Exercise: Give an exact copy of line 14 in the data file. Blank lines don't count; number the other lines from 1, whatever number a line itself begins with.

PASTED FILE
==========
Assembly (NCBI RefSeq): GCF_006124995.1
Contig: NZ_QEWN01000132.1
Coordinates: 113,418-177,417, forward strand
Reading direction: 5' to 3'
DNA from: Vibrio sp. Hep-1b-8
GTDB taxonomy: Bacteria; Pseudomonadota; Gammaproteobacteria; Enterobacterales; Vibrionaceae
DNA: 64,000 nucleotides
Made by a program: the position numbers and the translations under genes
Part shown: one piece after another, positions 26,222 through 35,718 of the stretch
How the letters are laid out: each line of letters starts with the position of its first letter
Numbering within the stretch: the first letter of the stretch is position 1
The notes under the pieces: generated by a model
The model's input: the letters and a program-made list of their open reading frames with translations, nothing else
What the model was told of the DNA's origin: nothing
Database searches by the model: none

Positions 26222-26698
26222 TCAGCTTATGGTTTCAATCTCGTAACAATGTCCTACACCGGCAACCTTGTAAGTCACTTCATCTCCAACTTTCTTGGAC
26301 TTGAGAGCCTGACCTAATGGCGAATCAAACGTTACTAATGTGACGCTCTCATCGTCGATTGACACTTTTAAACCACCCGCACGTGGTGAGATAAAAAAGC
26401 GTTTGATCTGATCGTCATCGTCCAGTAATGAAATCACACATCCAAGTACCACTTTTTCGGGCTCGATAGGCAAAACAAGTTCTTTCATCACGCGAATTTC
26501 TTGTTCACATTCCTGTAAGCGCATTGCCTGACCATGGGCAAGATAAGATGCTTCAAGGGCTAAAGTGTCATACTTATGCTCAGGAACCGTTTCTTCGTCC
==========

What the model was told of the DNA's origin: nothing